Enbridge believes the best way to create long-term value for stakeholders is to put sustainability at the heart of our corporate strategy. That’s why sustainability considerations shape our investment decisions, guide our workplace practices and set the foundation for how we engage partners, suppliers and communities.
Q&A with our CSO and Committee Chair
Q (Pete): This is our 22nd Sustainability Report, so we’ve been at this for a while. Over these last two decades, the quality of our disclosures, our active management of a broader set of issues and the policies that guide our actions have all evolved. How does the Board think about sustainability and the value of environmental, social and governance (ESG) reporting?
“As we look forward, reporting frameworks and the expectations of stakeholders are continuing to evolve. It will remain a priority for the Board (of Directors) and for Enbridge to clearly articulate our approach, to detail our performance and to continue to demonstrate leadership.”
—Enbridge’s Pete Sheffield, Chief Sustainability Officer, and Susan Cunningham, Chair, Sustainability Committee
A (Susan): Sustainability is very much integrated as part of Enbridge’s strategy and how the Board approaches our governance responsibilities. The Company operates long-lived, capital intensive assets across thousands of communities, so taking a lifecycle approach to operations and to engaging with host communities and the public to reduce impacts makes good business sense. Our Sustainability Report has proven a useful tool to highlight priority issues across ESG dimensions, and to track progress against the goals we’ve set as an organization.
Q (Pete): We talk a lot about continuous improvement at Enbridge. In the context of sustainability and this year’s Report how is that top of mind with the Board?
A (Susan): I’m pleased that Enbridge continues to be a leader in ESG disclosure and performance—this year’s Report highlights progress against the Company’s ESG goals announced in late 2020. Importantly, this year’s Report also includes an update on the Company’s Scope 3 emissions engagement with key suppliers; a deeper look at our efforts to drive down methane emissions from operations; and more detail around direct and indirect climate lobbying and the steps taken to ensure alignment with our net-zero ambitions and the goals of the Paris Agreement.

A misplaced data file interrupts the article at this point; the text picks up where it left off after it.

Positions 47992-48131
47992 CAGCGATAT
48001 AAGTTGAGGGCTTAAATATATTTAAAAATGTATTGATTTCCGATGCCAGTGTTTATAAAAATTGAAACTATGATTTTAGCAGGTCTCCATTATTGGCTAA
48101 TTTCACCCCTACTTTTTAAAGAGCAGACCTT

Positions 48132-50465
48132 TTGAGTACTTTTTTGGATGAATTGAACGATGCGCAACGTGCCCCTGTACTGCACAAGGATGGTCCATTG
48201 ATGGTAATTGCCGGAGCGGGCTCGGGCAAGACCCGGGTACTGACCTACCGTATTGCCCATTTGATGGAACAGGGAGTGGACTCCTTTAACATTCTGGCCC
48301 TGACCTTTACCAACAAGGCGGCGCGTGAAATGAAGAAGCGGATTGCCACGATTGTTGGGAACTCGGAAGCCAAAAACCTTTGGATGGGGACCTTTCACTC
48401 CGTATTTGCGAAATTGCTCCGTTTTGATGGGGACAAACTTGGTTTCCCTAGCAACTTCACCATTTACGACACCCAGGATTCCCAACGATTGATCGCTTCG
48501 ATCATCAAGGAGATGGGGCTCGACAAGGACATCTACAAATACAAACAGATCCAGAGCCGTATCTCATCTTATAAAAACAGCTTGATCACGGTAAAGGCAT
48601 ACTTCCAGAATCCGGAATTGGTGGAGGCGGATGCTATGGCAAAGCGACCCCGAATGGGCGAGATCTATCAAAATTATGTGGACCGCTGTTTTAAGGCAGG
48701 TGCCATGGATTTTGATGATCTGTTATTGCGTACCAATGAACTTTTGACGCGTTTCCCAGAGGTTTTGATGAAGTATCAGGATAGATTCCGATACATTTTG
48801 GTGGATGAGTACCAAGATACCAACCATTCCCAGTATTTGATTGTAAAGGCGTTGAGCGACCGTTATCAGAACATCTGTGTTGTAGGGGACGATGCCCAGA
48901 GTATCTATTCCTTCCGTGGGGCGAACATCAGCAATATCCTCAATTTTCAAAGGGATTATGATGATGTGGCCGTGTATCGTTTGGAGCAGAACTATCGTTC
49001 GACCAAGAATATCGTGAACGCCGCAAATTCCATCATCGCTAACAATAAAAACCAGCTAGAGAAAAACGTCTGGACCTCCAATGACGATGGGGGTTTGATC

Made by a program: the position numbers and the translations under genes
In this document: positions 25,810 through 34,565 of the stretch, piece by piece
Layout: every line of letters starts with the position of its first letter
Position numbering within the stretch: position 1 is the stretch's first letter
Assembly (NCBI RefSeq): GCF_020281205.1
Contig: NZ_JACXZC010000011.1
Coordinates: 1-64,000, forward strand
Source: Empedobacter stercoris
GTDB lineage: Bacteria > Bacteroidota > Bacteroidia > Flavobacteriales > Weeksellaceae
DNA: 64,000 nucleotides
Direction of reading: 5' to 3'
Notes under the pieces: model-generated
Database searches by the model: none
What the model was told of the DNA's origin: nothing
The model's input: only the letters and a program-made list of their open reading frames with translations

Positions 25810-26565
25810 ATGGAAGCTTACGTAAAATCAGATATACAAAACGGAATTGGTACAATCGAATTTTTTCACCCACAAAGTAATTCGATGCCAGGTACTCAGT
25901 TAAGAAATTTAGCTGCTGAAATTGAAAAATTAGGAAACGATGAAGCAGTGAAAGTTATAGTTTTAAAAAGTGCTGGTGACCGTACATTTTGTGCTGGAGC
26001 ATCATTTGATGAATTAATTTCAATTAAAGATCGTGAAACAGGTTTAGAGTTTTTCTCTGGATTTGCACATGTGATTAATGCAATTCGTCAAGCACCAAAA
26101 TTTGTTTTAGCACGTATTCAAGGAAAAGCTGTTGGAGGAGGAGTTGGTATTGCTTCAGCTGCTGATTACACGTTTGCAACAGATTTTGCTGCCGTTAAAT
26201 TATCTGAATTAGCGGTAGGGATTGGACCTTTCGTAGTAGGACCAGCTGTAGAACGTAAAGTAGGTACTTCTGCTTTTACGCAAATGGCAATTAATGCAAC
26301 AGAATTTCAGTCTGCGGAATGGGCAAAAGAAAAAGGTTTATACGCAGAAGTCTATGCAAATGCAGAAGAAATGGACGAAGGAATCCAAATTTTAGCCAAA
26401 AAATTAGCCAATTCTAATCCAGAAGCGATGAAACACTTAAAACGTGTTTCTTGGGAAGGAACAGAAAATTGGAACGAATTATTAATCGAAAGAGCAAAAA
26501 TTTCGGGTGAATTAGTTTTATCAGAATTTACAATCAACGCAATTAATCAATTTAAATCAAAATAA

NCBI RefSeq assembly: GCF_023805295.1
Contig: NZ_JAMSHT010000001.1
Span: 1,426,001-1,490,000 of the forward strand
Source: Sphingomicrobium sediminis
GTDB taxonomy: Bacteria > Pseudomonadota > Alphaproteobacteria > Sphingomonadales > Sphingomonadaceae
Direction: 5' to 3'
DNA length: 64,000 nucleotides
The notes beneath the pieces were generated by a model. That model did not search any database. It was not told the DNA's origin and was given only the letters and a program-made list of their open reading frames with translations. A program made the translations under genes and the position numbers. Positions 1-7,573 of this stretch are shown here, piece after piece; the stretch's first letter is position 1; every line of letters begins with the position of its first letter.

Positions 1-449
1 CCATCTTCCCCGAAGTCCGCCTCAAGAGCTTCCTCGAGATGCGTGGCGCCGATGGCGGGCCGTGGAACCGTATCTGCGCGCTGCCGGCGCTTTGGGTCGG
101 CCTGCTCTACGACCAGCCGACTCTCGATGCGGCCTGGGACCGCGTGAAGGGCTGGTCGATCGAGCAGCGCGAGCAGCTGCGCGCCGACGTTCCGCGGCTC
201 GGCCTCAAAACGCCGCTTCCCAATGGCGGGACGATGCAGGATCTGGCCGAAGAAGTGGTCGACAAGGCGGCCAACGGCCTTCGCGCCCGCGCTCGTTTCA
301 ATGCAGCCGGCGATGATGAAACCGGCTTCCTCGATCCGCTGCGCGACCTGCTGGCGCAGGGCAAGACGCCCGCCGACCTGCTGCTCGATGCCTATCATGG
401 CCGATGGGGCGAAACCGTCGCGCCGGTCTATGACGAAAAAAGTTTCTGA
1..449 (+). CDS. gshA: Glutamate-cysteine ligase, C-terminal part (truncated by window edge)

Q (Pete): Enbridge has a long-held commitment to strengthening our relationships with Indigenous communities across North America. How does the Board consider reconciliation and Indigenous cultural awareness and understanding?
A (Susan): Indigenous engagement, partnership and understanding is top-of-mind for the Board. The publication of our Indigenous Reconciliation Action Plan in September 2022 was an important step in advancing Enbridge’s reconciliation journey. The plan is a roadmap for meaningful engagement, capacity building and partnership among Indigenous communities across Enbridge’s operations. Early progress is encouraging and this year’s report includes an update on our commitments.
And we are very focused on building impactful Indigenous partnerships, including our landmark Athabasca Oil Sands Pipeline Equity Partnership with 23 Indigenous communities and our proposed Open Access Wabamun Carbon Hub in partnership with four Indigenous communities. We look forward to advancing additional Indigenous partnerships.
Having a deeper understanding of Indigenous culture and history is very important to our business. Last year, as part of our ESG goals, all our employees completed Indigenous cultural awareness training. And the learning extends to the Board as well.
Q (Pete): Stakeholders are often focused on very specific elements of ESG and not always aligned on what needs to be prioritized. How does the Board balance priorities and keep an eye on emerging trends?
A (Susan): Fully integrating sustainability and the Company’s ESG goals into the long-range business strategy certainly helps, but prioritization for any business is an important balance. Feedback—which comes in many forms—helps to ensure we remain properly calibrated with a sustainable approach to managing risks and securing opportunities. We hear often from a variety of stakeholders and we solicit input on the Company’s performance and policies.
In 2022 we updated three key policies that guide performance: our Sustainability Policy, Indigenous Peoples Policy and our Climate Policy. The changes made reflect input from our stakeholders and highlight Enbridge’s commitments to further integrating ESG into all aspects of the business.
As we look forward, reporting frameworks and the expectations of stakeholders are continuing to evolve. It will remain a priority for the Board and for Enbridge to clearly articulate our approach, to detail our performance and to continue to demonstrate leadership.
Chief Sustainability Officer
Susan M. Cunningham
Chair, Sustainability Committee